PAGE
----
Open up your inbox and you’ll probably find at least one, if not several, newsletters. They come at us fast and furious. From thought leaders to food bloggers, it seems like everyone has a newsletter. But, why, with so many other content sharing outlets, do we choose to create, sign up for, and engage with newsletters?

It’s because newsletters provide a unique opportunity to connect with your audience authentically while still remaining true to your brand. Social media tends to be focused on the  promotional aspects of a brand, and while you’ll see some promotion in newsletters, there is a more personal element where many brands feel comfortable sharing what they wouldn’t in other online spaces.

Email has an ability many channels don’t: creating valuable, personal touches – at scale.” David Newman


There are currently 3.9 billion email subscribers and this number continues to increase, year-after-year. According to marketing experts, email newsletters are the best way to nurture leads, with 88% of the top-performing newsletters prioritizing the audience’s informational needs over the organization’s promotional needs. Authenticity over sales adds value to the relationship you’re establishing with your audience, and that’s important.

An added benefit to email marketing is that people opt-in to receive your brand’s messaging. Your audience wants this information. Mapping out the customer journey and using personalized content are considered the most effective ways to optimize marketing automation. With direct, conversational emails to “Betsy,” you can establish long-term loyalty and nurture leads in a way that cannot be done elsewhere.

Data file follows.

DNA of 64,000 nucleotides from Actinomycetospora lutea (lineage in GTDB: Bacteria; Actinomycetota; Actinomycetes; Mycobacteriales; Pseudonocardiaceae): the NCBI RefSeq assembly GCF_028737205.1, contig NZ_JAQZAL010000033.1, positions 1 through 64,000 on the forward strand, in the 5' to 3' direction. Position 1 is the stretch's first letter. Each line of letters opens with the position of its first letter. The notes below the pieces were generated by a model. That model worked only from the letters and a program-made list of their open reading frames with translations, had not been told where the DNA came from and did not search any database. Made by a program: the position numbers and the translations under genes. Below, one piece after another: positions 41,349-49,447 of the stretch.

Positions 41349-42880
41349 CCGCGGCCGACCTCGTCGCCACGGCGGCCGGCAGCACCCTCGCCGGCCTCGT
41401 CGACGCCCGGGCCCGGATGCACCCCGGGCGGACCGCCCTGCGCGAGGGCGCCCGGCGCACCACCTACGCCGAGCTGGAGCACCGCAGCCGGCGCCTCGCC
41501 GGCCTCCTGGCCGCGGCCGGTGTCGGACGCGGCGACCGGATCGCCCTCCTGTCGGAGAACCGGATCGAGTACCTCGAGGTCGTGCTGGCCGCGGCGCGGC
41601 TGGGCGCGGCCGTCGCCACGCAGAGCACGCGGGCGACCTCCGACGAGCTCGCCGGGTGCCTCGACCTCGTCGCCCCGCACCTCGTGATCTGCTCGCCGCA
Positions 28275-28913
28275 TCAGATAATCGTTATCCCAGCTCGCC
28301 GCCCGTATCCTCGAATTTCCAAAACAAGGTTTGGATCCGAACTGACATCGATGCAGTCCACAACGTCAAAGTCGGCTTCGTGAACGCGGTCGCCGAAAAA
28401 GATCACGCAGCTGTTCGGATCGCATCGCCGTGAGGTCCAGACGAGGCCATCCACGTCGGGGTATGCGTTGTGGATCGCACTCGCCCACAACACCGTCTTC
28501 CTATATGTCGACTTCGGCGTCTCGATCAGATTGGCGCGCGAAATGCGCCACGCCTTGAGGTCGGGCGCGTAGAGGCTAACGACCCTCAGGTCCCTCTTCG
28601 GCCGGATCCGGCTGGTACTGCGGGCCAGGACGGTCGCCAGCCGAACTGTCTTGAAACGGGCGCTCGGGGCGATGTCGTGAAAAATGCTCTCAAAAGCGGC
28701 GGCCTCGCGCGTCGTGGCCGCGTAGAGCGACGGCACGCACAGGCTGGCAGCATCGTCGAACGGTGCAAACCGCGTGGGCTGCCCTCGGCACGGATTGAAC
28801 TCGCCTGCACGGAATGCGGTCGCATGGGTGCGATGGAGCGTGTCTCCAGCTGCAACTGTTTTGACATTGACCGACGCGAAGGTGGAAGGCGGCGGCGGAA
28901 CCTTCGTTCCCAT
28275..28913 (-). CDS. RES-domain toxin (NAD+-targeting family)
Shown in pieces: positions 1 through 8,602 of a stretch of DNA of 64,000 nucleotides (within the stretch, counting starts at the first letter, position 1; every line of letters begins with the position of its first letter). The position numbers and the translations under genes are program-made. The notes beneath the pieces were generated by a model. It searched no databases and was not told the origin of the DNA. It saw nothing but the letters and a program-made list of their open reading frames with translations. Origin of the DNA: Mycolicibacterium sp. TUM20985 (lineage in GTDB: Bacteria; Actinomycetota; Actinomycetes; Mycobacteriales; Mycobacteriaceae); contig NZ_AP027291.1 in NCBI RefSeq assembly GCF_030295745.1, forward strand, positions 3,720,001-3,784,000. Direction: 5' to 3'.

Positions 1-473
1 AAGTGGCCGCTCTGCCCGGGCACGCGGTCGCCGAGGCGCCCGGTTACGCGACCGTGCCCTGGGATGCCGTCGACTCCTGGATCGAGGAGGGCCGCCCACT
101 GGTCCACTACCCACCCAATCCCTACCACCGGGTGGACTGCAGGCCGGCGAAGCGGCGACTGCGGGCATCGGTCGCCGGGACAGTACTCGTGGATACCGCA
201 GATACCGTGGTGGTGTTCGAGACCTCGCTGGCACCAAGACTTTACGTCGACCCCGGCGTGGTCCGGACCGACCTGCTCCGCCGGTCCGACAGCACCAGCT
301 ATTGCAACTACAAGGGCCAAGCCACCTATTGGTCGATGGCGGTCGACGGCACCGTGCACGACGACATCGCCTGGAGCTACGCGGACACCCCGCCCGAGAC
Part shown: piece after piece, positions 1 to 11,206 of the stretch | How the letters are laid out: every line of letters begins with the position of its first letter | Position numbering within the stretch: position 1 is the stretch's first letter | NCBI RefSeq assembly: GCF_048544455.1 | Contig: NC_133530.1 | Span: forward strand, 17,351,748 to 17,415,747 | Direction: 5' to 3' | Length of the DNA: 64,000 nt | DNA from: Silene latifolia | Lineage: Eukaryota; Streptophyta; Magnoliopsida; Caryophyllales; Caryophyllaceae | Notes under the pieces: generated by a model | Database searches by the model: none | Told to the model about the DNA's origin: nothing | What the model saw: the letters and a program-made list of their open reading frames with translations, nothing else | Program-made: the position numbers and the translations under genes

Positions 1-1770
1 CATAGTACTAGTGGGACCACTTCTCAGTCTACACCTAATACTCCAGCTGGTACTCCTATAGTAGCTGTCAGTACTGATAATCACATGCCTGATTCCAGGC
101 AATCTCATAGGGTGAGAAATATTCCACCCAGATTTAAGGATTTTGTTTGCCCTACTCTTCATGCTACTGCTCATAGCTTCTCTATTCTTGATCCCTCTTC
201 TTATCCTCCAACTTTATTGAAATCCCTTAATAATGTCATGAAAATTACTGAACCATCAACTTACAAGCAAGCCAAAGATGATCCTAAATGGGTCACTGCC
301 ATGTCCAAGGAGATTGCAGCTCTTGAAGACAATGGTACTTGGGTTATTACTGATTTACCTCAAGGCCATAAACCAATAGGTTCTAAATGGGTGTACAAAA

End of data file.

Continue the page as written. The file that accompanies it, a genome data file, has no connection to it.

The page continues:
Like almost anything, there is a lot of advice on how to get started with email marketing. Chris Brogan offers some helpful tips, with his number one secret being: “I put my BEST content in my newsletter.” This is powerful advice and ties into the concept of adding the most value that you can to your audience. Don’t send a newsletter just to send a newsletter. And remember, be authentic in what you’re sharing. Don’t force it.

Here are some additional best practices to keep in mind:

  • Develop a consistent cadence, but do not send more than one newsletter a week.
  • Personalize your messaging and your subject when possible; “Dear reader” won’t cut it.
  • Follow CAN-SPAM laws; this means being honest about sender information and email contents, and honoring unsubscribes.
  • Monitor your deliverability rate; 95% or higher is a healthy rate.
  • Periodically clean up your list to remove unsubscribed and hard bounces; sunset disengaged users.
  • Monitor engagement rates; you want messages to resonate with your audience.


As a marketing company, we receive a few email newsletters. And, in most cases, we’ve opted into them based on the fact that they provide value to our lives, and even allow us to serve our clients better.

Here are a few of our favorites, and why:

Amy Lynn Andrews writes a weekly “Useletter” that I always open. It’s numbered items with links and all things that she found useful as it relates to working online. And the font is large enough to make it easily readable. – Karin T.

I love Whitney Johnson‘s newsletter and Chris Brogan‘s newsletter. I like both for the same reason. They show up—they share how they are doing personally while sharing valuable content. – Becky R.

I enjoy Seth Godin‘s newsletter. It’s daily. It has no design elements, but it always has content that gets you thinking. – Christy K.


Email marketing is good for business. The connection you create with your audience is invaluable, helping build your brand in a way that other marketing avenues simply don’t. Helpful, personalized content is the most valuable and it allows you to have FUN with your brand. Who wouldn’t want that?

Do you have a favorite newsletter? Share it with us in the comments below!